Graphic Designer by day, rabid Depeche Mode fan, illustrator, and FanimeCon Creative Director by night! This tumblr is place for collection of things that inspire and amuse me. Check out my art blog for original creative content!
Sergeant Stubby, so named for his lack of a tail, was a stray pitbull found wandering Yale campus by some soldiers there during drill.
"He learned the bugle calls, the drills, and even a modified dog salute as he put his right paw on his right eyebrow when a salute was executed by his fellow soldiers."
He was smuggled into WW1 by a soldier, and allowed to stay when he saluted the man who would later become his commanding officer.
He was sent to the trenches where he was under constant enemy fire for over a month. He was wounded in the leg by a German hand grenade, sent to a hospital to convalesce, then returned to the front lines…
After being wounded in a gas attack, Stubby developed such a sensitivity that he would run and bark and alert the other soldiers of incoming gas attacks AND artillery attacks precious seconds before they occurred, saving countless lives. A canine early warming system.
He would go into no man’s land, find wounded men, shouting in English, And stay with them, barking, until medics arrived.
He once captured a German spy.
The spy, mapping out Allied trenches, tried to call to Stubby, but Stubby got aggressive and then chased down and attacked the spy when he attempted to flee, allowing Allied soldiers to capture him.
For this he was awarded the rank of Sergeant- the first dog to do so.
After helping the Allies retake Château-Thierry in France, Sergeant Stubby was sewn a uniform by the women of the town, on which to wear his many medals.
He went on to meet multiple Presidents, dignitaries and ambassadors and become the mascot of Georgetown University football.
There is nothing about this that is not magical.
Always reblog Sgt Stubby.
You are so strong, talented, beautiful, and deeply loved. You deserve all the good things that your life has to offer you. Be kind to yourself today and give yourself what you need.
~~anxiety cat xxx
So, let me tell you a quick story:
My grandpa on my dad’s side came over from China when he was pretty young— grew up in Chicago. He was in high school when World War 2 broke out; he joined up, and was put in the 407th Air Service Squadron. It was part of the famed Flying Tigers fighter group, and one of the first all Chinese-American units in the military. He fixed planes. He also shot at them when they strafed the airfield. With a pistol.
He was there when the Japanese officially signed the surrender, and was honorably discharged soon after. The very first thing that he bought with his stashed up pay was a sterling silver bracelet with his serial number on it.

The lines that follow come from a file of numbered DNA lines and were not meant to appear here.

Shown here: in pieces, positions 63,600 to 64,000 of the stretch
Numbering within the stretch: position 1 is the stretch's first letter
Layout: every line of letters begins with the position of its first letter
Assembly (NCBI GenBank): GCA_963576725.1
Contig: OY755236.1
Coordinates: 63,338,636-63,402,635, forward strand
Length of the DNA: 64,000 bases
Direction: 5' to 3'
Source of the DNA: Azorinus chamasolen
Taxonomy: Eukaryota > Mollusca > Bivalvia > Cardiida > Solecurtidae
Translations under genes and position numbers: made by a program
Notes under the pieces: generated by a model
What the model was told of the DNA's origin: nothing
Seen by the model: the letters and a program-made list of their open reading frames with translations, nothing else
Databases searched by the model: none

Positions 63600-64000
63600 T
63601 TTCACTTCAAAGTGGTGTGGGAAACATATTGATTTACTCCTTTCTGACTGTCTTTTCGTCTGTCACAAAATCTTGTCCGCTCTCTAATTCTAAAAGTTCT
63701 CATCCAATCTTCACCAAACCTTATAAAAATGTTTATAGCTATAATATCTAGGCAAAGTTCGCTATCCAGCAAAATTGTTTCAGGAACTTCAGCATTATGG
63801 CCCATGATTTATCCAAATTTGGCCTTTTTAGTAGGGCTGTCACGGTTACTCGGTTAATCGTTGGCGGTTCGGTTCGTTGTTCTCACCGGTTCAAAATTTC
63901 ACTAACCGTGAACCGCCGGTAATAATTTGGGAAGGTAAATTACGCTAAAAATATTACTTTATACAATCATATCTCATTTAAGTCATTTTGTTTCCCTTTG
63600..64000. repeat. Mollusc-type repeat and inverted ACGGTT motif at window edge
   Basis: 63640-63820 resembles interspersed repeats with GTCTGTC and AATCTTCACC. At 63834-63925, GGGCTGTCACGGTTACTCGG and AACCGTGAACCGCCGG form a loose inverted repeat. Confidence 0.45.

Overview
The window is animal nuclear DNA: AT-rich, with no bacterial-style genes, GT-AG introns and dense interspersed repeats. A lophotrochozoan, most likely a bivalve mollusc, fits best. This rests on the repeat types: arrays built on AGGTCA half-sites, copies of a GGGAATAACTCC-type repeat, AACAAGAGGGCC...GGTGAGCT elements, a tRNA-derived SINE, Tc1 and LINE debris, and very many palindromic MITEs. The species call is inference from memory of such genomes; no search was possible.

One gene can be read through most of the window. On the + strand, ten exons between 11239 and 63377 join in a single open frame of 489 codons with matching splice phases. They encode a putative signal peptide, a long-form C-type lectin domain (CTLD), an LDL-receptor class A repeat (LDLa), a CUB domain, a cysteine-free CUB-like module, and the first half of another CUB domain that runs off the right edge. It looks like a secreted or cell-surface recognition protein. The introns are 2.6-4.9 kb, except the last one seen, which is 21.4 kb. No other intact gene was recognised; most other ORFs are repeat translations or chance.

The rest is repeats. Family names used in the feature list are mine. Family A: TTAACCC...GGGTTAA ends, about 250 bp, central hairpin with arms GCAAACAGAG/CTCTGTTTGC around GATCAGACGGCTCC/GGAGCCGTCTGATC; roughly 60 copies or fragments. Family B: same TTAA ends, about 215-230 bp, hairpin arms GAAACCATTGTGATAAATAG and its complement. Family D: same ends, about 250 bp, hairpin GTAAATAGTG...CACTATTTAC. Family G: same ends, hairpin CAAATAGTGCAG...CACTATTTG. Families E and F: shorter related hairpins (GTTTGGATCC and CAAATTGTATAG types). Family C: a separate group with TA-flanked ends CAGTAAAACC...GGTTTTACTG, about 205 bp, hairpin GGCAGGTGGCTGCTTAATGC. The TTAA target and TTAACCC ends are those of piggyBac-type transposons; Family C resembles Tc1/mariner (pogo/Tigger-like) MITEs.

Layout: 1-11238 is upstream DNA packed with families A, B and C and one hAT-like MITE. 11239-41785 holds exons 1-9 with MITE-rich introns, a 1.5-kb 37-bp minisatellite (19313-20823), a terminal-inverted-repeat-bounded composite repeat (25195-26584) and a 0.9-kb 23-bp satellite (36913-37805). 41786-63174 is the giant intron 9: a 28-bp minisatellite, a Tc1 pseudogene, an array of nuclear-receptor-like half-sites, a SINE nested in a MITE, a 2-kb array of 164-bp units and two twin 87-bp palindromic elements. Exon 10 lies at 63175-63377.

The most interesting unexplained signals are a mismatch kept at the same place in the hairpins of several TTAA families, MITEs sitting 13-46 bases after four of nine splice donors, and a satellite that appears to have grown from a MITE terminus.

I keep it within sight of my desk at all times.
After the war, he went back to Chicago, but his father was already housing too many Chinese immigrant workers (up to this point, most Chinese immigrants were single men because of strict immigration laws and quotas), so he had to move to Detroit to live with an uncle and finish high school.
One of his high school teachers noted his artistic abilities, and recommended that he use his GI Bill to go to art school. Of course, his dad wouldn’t have it. So, he worked in laundromats, owned his own grocery, and later worked as an insurance salesman instead.
70 years later, I’m the graduate of an art school, and I’m taking a break from drawing to write this out.
I guess my point is this: the time that you use to pursue art has to come from somewhere. At some point, a sacrifice was made by you, or others, to allow you to have that time. Illustrators try to make a living in that intersection of art and commerce in an effort to lessen that sacrifice. There are some that are doing quite well at that. There are many, many more that are not.
Even those artists who we view as extremely successful have to sacrifice time. It just comes from other places: relationships, health, or family, etc. The real struggle then, is to find that balance on how you are spending your time.
If you know that a life spent making art is your ultimate goal, then doing things you don’t like aren’t really frustrations. They are necessities that must be done to give yourself time.
I think this is why I cringe every time I hear someone say that self-righteous creed of the “creative class”: “Do what you love, and you’ll never work a day in your life.” That statement discounts all the hard work and sacrifices that you or others have made to be in that situation—what on Earth would entitle us to only work jobs that we love?
I don’t do this because I love it. I do it because I must.
It’s in my bones.
Introducing: “I Fight Like a Girl” Project
Hello, my faithful students! I wanted to introduce a project I have been putting together over the last couple of days. Let me explain.
I want this campaign to celebrate the tv show that we all love, which is My Little Pony: Friendship is Magic. The show has a wide array of female characters, and all are celebrated for their differences. This campaign is to highlight just what it means to “fight like a girl”.